Step One - create a new partition

Create a new partition with FDISK or PARTED. Mark the partition type hex 8E for LVM. In my case, the SCSI disk appeared as /dev/sdb and the partition using all space became /dev/sdb1. LVM is capable of using a raw device (no partition type), but I stayed in familiar partitioning territory.

Step Two - create LVM physical volume

pvcreate /dev/sdb1

Step Three - create LVM volume group in the physical volume

vgcreate new_volume_group /dev/sdb1

Step Four - create LVM logical volume in the volume group

lvcreate --name new_logical_volume --size 100G new_volume_group

Step Five - create a file system on the logical volume

mkfs -t ext4 /dev/mapper/new_volume_group-new_logical_volume
Note: Linux device mapper automatically creates a symlink to the disk in /dev/mapper using the volume group and logical volume names. If you choose more meaningful names than the example, the name won't look so awful.

Step Six - turn off automatic file system checks (optional)

tune2fs -c 0 /dev/mapper/new_volume_group-new_logical_volume

Step Seven - add mount point in /etc/fstab

Once the mount point is list in fstab, mount it manually and it is ready to use.

Friday, February 24, 2012

Getting by in Git

Git is the source code management system used for the Linux kernel and many other highly complex projects. It was written by Linux Torvalds after some controversy over the proprietary Bitkeeper program that used to manage the Linux kernel.

I've needed to upgrade my skills recently to use git in place of subversion because that is what my shop decided to use. I've moved all my Rails code into a remote git server and so far, so good. In one project, I was asked to track large video files with git and ran into a problem. When pushing files to a remote repository, git tries to compress all files in memory before sending. I got out of memory errors and had to commit a few files at a time.

One improvement is it has fewer "droppings" than subversion. There is no hidden .svn directory in each directory with source code. Only a single .git directory at the root of the project, plus a .gitignore file for files you don't want git to track.

Initialize project tracking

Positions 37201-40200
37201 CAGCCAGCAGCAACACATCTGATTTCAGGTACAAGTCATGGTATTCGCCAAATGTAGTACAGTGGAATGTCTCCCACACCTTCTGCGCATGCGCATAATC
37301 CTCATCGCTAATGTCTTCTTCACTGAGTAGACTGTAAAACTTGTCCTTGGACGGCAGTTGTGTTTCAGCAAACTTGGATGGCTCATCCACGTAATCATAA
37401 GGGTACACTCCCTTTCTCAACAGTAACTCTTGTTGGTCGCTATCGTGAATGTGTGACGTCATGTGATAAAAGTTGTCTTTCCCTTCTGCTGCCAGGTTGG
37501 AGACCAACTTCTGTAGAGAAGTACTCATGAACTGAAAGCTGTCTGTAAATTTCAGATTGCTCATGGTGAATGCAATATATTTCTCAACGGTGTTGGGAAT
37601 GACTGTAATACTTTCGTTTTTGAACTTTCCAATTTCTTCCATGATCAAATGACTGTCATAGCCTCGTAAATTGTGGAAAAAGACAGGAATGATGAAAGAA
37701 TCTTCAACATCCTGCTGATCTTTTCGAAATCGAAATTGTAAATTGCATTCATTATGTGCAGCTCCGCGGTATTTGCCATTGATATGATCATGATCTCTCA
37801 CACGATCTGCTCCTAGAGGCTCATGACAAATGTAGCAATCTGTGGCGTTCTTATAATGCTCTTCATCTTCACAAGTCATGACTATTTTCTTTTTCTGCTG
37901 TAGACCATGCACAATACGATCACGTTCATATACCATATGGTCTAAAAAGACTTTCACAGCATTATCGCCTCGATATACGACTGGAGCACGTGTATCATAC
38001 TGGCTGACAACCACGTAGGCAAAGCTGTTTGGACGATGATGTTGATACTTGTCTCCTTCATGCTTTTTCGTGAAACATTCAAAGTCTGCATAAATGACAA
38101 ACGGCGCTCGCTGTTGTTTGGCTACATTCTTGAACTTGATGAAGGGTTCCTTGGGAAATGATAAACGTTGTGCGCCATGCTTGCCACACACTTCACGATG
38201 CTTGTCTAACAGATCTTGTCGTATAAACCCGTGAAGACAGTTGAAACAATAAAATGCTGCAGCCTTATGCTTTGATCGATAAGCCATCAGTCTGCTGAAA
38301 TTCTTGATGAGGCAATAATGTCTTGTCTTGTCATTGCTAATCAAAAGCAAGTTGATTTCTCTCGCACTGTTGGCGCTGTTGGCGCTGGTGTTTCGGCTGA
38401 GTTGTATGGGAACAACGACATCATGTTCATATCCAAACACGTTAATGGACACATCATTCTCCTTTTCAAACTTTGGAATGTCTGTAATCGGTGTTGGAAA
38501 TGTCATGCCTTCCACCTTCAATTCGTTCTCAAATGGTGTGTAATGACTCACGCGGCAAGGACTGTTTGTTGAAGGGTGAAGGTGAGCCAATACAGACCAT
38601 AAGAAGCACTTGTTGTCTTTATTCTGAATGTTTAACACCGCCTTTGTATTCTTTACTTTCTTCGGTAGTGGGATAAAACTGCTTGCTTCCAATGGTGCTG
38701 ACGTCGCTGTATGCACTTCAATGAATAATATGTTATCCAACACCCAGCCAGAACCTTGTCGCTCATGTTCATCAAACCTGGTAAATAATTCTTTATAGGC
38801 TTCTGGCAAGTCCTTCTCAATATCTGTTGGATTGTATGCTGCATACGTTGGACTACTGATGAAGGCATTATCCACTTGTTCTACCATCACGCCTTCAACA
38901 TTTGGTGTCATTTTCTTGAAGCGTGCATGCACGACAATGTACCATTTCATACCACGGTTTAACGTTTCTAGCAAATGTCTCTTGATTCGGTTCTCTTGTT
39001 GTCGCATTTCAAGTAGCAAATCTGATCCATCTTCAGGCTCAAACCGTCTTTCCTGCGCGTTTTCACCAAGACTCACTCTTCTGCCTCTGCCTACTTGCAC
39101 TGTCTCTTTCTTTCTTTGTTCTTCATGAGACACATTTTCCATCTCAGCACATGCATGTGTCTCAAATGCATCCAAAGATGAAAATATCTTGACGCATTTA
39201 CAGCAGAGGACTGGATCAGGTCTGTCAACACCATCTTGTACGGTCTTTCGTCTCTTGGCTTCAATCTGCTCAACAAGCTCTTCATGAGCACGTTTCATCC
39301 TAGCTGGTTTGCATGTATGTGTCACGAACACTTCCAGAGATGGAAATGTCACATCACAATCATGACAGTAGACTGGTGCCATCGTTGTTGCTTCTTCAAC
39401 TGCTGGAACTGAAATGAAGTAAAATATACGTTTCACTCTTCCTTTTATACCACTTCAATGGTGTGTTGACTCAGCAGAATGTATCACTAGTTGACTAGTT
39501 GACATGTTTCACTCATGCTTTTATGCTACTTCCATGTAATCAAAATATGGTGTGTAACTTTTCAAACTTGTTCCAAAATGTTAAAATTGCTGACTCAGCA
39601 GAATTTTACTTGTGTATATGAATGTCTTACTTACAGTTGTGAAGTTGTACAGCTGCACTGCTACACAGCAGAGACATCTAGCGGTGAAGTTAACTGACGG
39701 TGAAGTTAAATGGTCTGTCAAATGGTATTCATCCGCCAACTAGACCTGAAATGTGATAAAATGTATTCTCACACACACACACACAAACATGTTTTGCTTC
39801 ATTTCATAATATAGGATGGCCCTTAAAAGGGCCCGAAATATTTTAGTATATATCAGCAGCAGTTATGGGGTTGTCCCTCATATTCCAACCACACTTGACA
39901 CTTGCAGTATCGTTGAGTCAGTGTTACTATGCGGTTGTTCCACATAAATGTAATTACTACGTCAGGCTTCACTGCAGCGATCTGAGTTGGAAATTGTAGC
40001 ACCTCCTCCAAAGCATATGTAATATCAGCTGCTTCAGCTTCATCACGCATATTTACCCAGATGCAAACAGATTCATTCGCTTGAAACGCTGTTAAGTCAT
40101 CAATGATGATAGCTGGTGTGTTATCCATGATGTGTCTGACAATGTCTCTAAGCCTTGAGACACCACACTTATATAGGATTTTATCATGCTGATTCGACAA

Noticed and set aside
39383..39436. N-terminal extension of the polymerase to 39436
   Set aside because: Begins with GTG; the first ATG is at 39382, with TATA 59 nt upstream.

git init

Check out an existing project from remote server

git clone ssh://server/git/project

Add a file for git to track

git add

Add all files from this directory and below for git to track

git add .

Commit all files to local repository

git commit -a -m "message"

Undo changes to a file (re-check out from repository)

git checkout --

Pull files from remote repository and merge with local repository

git pull

Push files to remote repository (must commit first)

git push

Move file or directory to new location

git mv path destination

Remove file or directory from the working tree (stops tracking, but doesn't delete)

git rm --cached /path/to/file

Remove file or directory from the working tree (deletes the file)

git rm /path/to/file

To create a remote repository from an existing project takes several steps

cd /tmp
git clone --bare /path/to/project (creates a /tmp/project.git directory)
scp project.git to remote server
cd /path/to/project
git remote add origin ssh://server/git/project
git config branch.master.remote origin
git config branch.master.merge refs/heads/master


Branches

Create a new branch

git checkout -b mybranch

After committing all changes to the new branch, you eventually need to merge those back into the master repository (usually origin/master) with the following four steps.

Switch back to the origin

git checkout origin

Merge in the new branch as one commit (no fast forward)

git merge --no-ff mybranch

Delete the branch

git branch -d mybranch

Push to master repository

git push origin

This is a good article on branch and release management.

Another simple guide on the basics.

Tuesday, February 21, 2012

Yum indigestion

Yum (Yellow Dog Updater Modified) has become a standard tool in Red Hat (and CentOS) Linux. It replaced the aging up2date tool for installing, updating, and deleting packages.

While yum brought a number of improvements, it also brought a hidden problem: the dbcache.

Yum archives downloaded packages/updates and tracks them with sqlite files in /var/yum/cache. Downloaded packages are not automatically deleted, and neither are the cache files, which can chew up a lot of disk space over time. The remedy is to periodically delete the cache files with:

yum clean dbcache

To remove downloaded packages, use:

yum clean packages

To remove cache, packages, and metadata (must be downloaded again the next time yum is run), use:

yum clean all